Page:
Scathing letters from Sex Pistols' manager to Richard Branson revealed

Scathing letters from Sex Pistols’ manager Malcolm McLaren slamming ‘insidious and idiotic’ Virgin Records boss Richard Branson for ‘pilfering and pirating’ the band’s album are uncovered 40 years on

  • The punk rock band were signed to Branson’s Virgin Records during late 1970s
  • Letters written by McLaren on December 2, 1977, are now set to go up for auction
  • McLaren slammed Branson for releasing a new record in Europe before the UK

Two scathing letters in which the Sex Pistols’ manager Malcolm McLaren described Richard Branson as ‘insidious and idiotic’ have been uncovered more than 40 years later.

The punk rock band were signed to Virgin Records at the time but McLaren accused Branson’s record label of ‘pilfering and pirating’ their famous studio album.

He claimed in the 1977 letter that Branson had supplied unlicensed music shops in Europe with the record before it was released in the UK to ‘make a quick profit’.

The two letters are being sold by a former Virgin employee at auction at a time when Branson has come in for criticism for asking the UK government to bail out Virgin Atlantic despite being worth $4.2billion.

The punk rock band were signed to Virgin Records at the time but McLaren accused Branson’s (pictured in 1979) record label of ‘pilfering and pirating’ their famous studio album

He claimed in the 1977 letter that Branson had supplied unlicensed music shops in Europe with the record before it was released in the UK to ‘make a quick profit’. Pictured: Johnny Rotten

The two letters (one, pictured) are being sold by a former Virgin employee at auction at a time when Branson has come in for criticism for asking the UK government to bail out Virgin Atlantic despite being worth $4.2bn

One of the letters was written by McLaren to Branson while the second, which referenced the Virgin boss, was to Barclay Records which had the rights to sell the album in France

One of the letters was written by McLaren to Branson while the second, which referenced the Virgin boss, was to Barclay Records which had the rights to sell the album in France.

They were written on the same of December 2, 1977.

Barclay Records’ deal meant the French release of the eagerly awaited ‘Never Mind the B***ocks, Here’s the Sex Pistols’ was to be a week earlier than Virgin’s release.

Branson is said to have been concerned about imports flooding the UK and European market and released it earlier than planned.

A furious McLaren then fired off his letter to Branson.

He wrote: ‘I am very concerned with your insidious methods of laying the blame of a massive export of albums to the U.S on me.

‘In Italy, in Holland, in Scandinavia – we have received reports that the album pressed by Virgin was in their shops before it was even released here.

‘Your attempts to stall delivery to your European licensees in order to, it appears, make a quick profit from pilfering and pirating exports into these countries, has damaged our chances of success here.’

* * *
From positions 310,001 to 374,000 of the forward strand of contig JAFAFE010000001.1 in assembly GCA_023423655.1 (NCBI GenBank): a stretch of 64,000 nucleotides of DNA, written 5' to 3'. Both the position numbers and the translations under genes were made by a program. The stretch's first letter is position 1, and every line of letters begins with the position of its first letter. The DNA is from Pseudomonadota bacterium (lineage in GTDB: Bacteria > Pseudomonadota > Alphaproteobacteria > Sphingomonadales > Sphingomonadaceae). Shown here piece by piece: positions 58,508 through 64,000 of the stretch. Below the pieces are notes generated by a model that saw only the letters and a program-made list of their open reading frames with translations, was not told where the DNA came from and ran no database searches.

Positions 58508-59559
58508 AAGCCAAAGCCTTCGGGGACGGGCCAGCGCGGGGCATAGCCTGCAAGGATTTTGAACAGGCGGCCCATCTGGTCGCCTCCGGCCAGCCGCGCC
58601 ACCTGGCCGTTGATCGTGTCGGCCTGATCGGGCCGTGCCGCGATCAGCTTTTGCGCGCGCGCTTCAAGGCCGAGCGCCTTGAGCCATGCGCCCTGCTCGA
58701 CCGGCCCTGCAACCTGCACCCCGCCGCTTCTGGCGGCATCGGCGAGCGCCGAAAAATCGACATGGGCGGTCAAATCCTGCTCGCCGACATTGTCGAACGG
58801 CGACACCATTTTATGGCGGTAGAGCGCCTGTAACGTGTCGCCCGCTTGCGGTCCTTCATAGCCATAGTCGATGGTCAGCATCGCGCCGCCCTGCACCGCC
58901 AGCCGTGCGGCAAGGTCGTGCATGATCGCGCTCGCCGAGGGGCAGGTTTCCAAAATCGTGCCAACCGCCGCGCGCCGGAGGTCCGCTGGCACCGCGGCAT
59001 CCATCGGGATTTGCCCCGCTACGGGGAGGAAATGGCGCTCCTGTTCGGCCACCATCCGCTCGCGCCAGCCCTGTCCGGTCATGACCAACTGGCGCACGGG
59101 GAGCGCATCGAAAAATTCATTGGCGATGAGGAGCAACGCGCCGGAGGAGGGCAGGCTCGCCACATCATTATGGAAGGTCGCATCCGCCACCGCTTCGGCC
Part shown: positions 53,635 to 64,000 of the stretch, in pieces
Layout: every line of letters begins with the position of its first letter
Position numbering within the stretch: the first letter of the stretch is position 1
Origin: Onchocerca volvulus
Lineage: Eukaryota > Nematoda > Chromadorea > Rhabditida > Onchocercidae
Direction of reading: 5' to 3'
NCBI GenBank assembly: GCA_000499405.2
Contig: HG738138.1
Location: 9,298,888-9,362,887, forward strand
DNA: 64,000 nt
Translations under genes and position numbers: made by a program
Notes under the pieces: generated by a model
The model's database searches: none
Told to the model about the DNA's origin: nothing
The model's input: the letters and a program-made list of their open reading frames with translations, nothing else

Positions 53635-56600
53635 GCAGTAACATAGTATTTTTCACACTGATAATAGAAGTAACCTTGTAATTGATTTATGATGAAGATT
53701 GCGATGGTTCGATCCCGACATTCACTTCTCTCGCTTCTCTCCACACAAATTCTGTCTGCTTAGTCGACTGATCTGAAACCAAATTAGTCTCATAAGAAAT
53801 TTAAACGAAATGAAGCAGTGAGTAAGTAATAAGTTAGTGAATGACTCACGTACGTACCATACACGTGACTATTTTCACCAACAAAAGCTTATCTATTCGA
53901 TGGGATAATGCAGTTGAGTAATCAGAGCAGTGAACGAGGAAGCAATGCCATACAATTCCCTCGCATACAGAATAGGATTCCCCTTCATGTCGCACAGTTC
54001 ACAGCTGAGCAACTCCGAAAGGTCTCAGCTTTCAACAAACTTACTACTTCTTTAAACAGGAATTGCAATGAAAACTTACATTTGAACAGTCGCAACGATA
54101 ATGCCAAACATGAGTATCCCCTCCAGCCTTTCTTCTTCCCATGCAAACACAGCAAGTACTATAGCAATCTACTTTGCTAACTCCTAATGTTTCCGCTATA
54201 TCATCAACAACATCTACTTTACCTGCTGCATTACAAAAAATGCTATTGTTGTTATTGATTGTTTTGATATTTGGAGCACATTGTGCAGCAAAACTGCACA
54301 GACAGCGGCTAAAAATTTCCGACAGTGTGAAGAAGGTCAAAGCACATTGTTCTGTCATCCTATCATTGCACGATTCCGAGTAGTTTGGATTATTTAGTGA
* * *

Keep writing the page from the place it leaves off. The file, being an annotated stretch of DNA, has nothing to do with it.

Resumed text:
Barclay Records’ deal meant the French release of the eagerly awaited ‘Never Mind the B***ocks, Here’s the Sex Pistols’ was to be a week earlier than Virgin’s release. Pictured: McLaren 

Branson is said to have been concerned about imports flooding the UK and European market and released it earlier than planned. Pictured: The Sex Pistols in 2000

In his letter to Eddie Barclay, McLaren accused him of hastily producing an ‘ugly’ album cover in order to get the album out early in France.

The music impresario wrote: ‘And don’t for one minute believe that I support that idiotic and insidious Richard Branson.’

Both letters are being sold by Omega Auctions of Newton le Willows, Merseyside. They have given them a guide price of £500.

Paul Fairweather, of Omega, said: ‘The argument between Malcolm McLaren and Richard Branson is a known thing within the music industry.

‘McLaren was a person who didn’t mince his words and fell out with quite a lot of people and Richard Branson was one of those.’

In his letter to Eddie Barclay, McLaren accused him of hastily producing an ‘ugly’ album cover in order to get the album out early in France

Dan Hampson, of Omega, added: ‘This is from the collection of the relatives of a music journalist who worked at Virgin Records and later at the Glitterbest – Malcolm McLaren’s company offices.

‘The family have been sorting through the archive and decided to let the letter go.

‘Anything with links to the Sex Pistols is always popular, and the market is as strong as it ever was for Punk memorabilia.

‘It has never been published before and remains in very good condition.

‘I’d say Richard Branson being in the headlines certainly won’t do any harm as far as the sale is concerned.’

The sale takes place next Tuesday.

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